marketing on the dietary practices and health status of children and youth in the United States.
Recommendation 10: The Secretary of the U.S. Department of Health and Human Services (DHHS) should designate a responsible agency, with adequate and appropriate resources, to formally monitor and report regularly on the progress of the various entities and activities related to the recommendations included in this report.
To implement this recommendation
The Secretary should consult with other relevant cabinet officers and agency heads (e.g., U.S. Department of Agriculture, U.S. Department of Education, Federal Trade Commission, Federal Communications Commission) in developing and implementing the required monitoring and reporting.
Within 2 years, the Secretary should report to Congress on the progress and additional actions necessary to accelerate progress.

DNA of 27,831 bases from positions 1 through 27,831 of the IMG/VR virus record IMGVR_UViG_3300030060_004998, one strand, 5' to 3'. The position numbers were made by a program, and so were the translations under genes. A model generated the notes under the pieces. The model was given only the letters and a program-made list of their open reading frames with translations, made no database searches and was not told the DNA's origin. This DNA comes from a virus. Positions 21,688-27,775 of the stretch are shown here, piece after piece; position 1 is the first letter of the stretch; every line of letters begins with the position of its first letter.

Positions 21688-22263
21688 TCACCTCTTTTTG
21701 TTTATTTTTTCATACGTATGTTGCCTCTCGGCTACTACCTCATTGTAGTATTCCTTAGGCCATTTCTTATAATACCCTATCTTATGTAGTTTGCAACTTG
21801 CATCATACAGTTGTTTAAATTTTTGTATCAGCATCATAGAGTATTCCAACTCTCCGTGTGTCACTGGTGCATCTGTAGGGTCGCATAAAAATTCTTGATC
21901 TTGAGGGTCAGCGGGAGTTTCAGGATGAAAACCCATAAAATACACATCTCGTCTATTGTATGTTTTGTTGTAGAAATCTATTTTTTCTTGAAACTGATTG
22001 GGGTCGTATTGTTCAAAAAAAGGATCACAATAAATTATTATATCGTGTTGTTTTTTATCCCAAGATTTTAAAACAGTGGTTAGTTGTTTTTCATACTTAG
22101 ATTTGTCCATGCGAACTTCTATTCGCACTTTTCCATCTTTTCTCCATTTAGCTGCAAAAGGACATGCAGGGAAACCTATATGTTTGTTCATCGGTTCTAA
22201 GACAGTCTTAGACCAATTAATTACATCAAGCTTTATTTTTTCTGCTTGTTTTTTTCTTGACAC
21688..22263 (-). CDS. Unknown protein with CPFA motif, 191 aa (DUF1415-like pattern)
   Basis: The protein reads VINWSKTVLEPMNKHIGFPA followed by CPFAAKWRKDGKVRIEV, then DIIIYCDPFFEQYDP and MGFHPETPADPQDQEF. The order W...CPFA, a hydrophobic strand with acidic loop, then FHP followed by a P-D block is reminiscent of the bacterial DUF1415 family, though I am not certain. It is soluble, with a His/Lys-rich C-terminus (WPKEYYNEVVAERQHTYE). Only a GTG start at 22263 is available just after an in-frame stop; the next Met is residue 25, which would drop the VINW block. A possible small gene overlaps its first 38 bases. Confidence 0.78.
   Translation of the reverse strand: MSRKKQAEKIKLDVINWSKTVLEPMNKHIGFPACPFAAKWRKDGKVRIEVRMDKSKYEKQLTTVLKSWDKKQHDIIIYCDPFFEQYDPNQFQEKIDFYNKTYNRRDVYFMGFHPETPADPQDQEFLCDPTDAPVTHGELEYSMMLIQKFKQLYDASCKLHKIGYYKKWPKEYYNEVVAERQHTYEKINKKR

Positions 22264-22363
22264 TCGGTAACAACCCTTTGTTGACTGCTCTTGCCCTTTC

The review and recommendations presented in this report are anchored in the presentation and interpretation of the evidence. This was the central charge to the committee, and the effort represents the most comprehensive and rigorous review of existing scientific literature done to date. It is important to point out that the committee was not charged with, nor did it engage in, addressing some of the broader philosophical, social, and political issues related to food and beverage marketing to children and youth. Perspectives about basic responsibilities to shepherd the welfare of those most vulnerable or impressionable, conjecture about insights from studies not yet done or information not available on the strength of relationships between marketing and behavior of children and youth, and social urgency prompted by the rapidly increasing prevalence of childhood obesity, all are legitimate and important matters for public discussion. But they were not central features of the committee’s charge or work. Neither was the related, but vital, matter of physical activity, which is so inextricably a part of the challenge of childhood obesity. What the committee can contribute to the ongoing and imperative public policy questions raised by this challenge is to conclude, based upon a thorough and impartial review of existing scientific data, that the dietary patterns of our children and youth put their health at risk, that the patterns have been encouraged and reinforced by prevailing marketing practices, and that the turnaround required will depend upon aggressive and sustained leadership from all sectors, including the food and beverage industries. This is a public health priority of the highest order.